MINNEAPOLIS (WCCO) — This week we are saying goodbye to one of the best storytellers ever to work in the Twin Cities. Bill Hudson’s been a part of WCCO for more than 31 years.

Known for his friendship and humanity, he traveled the world for this job, but it’s stories about the people here at home that he truly cherishes.

“It was a small town and I lived on the bad side of town. I lived in Upper Town,” said Hudson.

While growing up, Hudson’s hometown of Elk River only had a couple thousand people, but no shortage of characters. That led to an early appreciation for all walks of life.

“Rich or poor. Black or white. It doesn’t matter. Small towns are unique in that way in that you are all in it together,” he said.

Hockey helped strengthen that mentality. As a high school goalie, he once made 65 saves in a game.

“God we had fun. I’m still best friends with my hockey buddies,”said Hudson.

From sports to story-telling: his dad printed a newspaper, so journalism was in his blood from the start.

He graduated from St. Cloud State, interned at WCCO, and his reporting career began in 1980 in Eau Claire, Wisconsin. After a couple years it was off to Milwaukee.

“I spent five years there. A little over five years there. Then I got the call to come back to ‘CCO and it was the happiest day of my life,” said Hudson.

The station he watched growing up, watched him grow into a stand-out storyteller.

“My first day on the air reporting was: ‘here’s an airline ticket. You are flying to Chicago to do a live shot.’ It was a Saturday,” said Hudson.

Through the years WCCO sent Hudson around the world. From the top of Mount Rushmore to the bottom of Lake Superior. He covered stories in places like Bosnia, Saudi Arabia and Panama. Blizzards in the Midwest and hurricanes in the south. He was there when law enforcement surrounded the Branch Davidian compound in Waco.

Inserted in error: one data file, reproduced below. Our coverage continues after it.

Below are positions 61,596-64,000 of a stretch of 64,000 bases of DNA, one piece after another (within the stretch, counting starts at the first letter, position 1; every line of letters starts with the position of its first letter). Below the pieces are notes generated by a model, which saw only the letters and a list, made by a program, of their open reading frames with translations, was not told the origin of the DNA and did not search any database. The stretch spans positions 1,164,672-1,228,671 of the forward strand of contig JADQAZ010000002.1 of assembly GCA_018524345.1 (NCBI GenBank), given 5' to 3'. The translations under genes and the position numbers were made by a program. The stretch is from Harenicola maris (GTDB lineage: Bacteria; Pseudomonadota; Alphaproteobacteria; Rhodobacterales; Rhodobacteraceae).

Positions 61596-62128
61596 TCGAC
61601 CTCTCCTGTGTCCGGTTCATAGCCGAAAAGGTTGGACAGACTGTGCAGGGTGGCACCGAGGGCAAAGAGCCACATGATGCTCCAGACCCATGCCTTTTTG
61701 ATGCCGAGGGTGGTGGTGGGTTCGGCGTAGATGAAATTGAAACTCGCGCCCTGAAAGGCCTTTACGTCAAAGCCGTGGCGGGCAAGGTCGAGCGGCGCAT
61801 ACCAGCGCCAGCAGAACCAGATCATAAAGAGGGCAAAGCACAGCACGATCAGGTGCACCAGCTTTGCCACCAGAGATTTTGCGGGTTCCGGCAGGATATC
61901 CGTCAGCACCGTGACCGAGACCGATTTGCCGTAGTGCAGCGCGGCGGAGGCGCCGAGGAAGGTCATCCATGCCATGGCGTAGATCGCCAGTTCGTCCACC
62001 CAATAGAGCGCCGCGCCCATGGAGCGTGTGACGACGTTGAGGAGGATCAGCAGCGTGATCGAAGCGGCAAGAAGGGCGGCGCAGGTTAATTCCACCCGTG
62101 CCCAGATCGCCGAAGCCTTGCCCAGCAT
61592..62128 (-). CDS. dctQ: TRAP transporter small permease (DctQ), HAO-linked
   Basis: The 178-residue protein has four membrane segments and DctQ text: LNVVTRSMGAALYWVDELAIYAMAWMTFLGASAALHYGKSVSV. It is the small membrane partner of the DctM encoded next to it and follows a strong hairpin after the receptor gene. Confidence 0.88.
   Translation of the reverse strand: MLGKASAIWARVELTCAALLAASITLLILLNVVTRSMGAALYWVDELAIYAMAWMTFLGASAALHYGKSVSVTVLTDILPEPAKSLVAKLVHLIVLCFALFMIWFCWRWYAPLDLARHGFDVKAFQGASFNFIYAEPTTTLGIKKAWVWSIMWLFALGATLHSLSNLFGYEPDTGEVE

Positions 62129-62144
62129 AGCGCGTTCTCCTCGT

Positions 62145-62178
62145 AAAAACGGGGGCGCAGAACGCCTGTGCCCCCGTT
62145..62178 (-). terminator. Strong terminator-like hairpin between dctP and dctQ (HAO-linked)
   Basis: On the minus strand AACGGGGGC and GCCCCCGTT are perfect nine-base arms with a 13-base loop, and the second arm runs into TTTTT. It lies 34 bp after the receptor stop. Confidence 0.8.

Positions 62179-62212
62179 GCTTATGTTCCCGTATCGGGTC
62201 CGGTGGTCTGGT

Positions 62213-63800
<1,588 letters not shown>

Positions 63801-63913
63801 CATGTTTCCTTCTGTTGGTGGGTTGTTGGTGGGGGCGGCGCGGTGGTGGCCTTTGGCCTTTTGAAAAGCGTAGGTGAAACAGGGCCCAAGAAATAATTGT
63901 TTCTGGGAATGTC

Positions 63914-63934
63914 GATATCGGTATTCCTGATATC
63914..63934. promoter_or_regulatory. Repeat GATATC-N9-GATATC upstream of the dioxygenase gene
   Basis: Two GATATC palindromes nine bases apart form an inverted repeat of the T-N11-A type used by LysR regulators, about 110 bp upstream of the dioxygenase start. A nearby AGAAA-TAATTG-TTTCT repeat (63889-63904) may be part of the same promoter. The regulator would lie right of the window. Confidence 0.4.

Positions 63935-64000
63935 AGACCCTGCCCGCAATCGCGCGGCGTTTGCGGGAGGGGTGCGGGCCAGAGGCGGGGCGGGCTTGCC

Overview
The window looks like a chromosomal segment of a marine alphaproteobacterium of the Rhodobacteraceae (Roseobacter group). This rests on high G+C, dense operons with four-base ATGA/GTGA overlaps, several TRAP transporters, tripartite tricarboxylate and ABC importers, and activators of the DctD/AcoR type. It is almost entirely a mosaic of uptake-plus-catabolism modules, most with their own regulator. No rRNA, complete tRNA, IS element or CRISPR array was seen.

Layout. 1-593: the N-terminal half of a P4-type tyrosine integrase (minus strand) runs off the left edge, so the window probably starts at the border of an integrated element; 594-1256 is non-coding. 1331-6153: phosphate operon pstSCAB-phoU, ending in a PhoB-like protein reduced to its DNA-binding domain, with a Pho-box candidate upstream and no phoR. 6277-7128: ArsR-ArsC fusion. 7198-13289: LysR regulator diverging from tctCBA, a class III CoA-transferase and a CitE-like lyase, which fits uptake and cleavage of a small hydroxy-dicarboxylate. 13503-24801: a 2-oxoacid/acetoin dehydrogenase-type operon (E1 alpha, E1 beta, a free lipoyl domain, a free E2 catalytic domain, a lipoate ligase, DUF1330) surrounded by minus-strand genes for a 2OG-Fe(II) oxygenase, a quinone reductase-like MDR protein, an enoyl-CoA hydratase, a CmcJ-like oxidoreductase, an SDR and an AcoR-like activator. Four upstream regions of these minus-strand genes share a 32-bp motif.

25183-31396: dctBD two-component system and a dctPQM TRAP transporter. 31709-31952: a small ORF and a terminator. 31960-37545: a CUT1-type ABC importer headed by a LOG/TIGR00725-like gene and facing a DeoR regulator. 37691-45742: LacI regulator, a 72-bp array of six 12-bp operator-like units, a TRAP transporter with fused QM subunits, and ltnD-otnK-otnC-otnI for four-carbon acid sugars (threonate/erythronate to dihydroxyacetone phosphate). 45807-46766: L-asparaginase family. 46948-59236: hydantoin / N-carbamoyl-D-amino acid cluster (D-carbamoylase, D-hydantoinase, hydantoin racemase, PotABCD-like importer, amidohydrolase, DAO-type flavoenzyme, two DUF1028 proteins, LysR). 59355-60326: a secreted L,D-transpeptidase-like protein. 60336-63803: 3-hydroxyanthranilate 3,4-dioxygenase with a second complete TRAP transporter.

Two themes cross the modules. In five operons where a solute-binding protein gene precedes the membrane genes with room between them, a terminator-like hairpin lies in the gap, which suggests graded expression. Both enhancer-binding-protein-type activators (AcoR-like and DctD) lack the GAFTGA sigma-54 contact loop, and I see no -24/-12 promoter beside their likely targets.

“You don’t know what the world event is going to unfold and all of a sudden there’s this raid on this compound in Waco, Texas,” he said.

FULL INTERVIEW: Bill Hudson Reminisces On 31 Years In News At WCCO

“Five days we spent there on a dirt road in the middle of Texas,” said photojournalist Dave Chaney. Chaney had a front row seat to Hudson’s career. “Class act. Partner. You weren’t the photographer that worked for Bill, you worked alongside Bill. It can be the most horrific tragedy but on the way there and the way back you are human because you are talking to a guy who is human. It didn’t matter the story, everyone wanted to work with Bill.”

That’s because Bill has great compassion for those he meets. During the Gulf War he was sent to the home of a family who had just lost a son overseas.

“We find the house. Dale Panchot, Jr. I’ll never forget the guy’s name. He was 25-years-old. Serving in the army,” said Bill. “I knock on the door, dad answers, I express my condolences and he says come on in. That moment when they have enough faith or confidence in you to want to talk in the midst of their deepest grief; stuck with me all these years,” said Hudson.

It was those stories that made Hudson stronger and helped grow his love for his home state. Tales of the outdoors were his real passion. From snowshoeing and kayaking to canoe-making.

“Joe Seliga. What a character he was. Ninety-one-years-old. He was building these beautiful cedar strip canoes. A Seliga canoe was the canoe. Kind of like having a Cadillac or Lexus on the water,” said Hudson.

“He’s the best writer because he has that compassion,” said photojournalist Joe Berglove, a fellow Elk River native.

With Berglove’s help Hudson never stopped looking for those characters.

“That was just the greatest. And working with him is just like working with your brother,” said Berglove.

Now, the man affectionately known as the dad of the WCCO newsroom is making time for his family.

“It’s the saddest day and the happiest day. I’m sad because my friend is leaving. But I’m happy he’s leaving for the right reasons: to be with his family,” said Chaney.

Hudson will leave the job behind, but not the love he has for the people. He gave so much to his work and learned a thing or two about life along the way.

“Be human. Be humble and be caring. Genuinely caring. Like you would a neighbor. Treat people the way you would want to be treated,” he said.

John Lauritsen